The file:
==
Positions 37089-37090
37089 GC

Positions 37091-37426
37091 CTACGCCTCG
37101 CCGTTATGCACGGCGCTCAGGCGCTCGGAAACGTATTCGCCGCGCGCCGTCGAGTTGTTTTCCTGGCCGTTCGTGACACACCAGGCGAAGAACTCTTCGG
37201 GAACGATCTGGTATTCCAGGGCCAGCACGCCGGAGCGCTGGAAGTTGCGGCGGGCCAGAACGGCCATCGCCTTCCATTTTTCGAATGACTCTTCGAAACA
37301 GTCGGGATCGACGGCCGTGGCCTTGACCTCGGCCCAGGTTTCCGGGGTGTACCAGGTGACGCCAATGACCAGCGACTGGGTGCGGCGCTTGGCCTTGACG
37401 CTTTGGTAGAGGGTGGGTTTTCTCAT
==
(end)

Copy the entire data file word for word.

Positions 37089-37090
37089 GC

Positions 37091-37426
37091 CTACGCCTCG
37101 CCGTTATGCACGGCGCTCAGGCGCTCGGAAACGTATTCGCCGCGCGCCGTCGAGTTGTTTTCCTGGCCGTTCGTGACACACCAGGCGAAGAACTCTTCGG
37201 GAACGATCTGGTATTCCAGGGCCAGCACGCCGGAGCGCTGGAAGTTGCGGCGGGCCAGAACGGCCATCGCCTTCCATTTTTCGAATGACTCTTCGAAACA
37301 GTCGGGATCGACGGCCGTGGCCTTGACCTCGGCCCAGGTTTCCGGGGTGTACCAGGTGACGCCAATGACCAGCGACTGGGTGCGGCGCTTGGCCTTGACG
37401 CTTTGGTAGAGGGTGGGTTTTCTCAT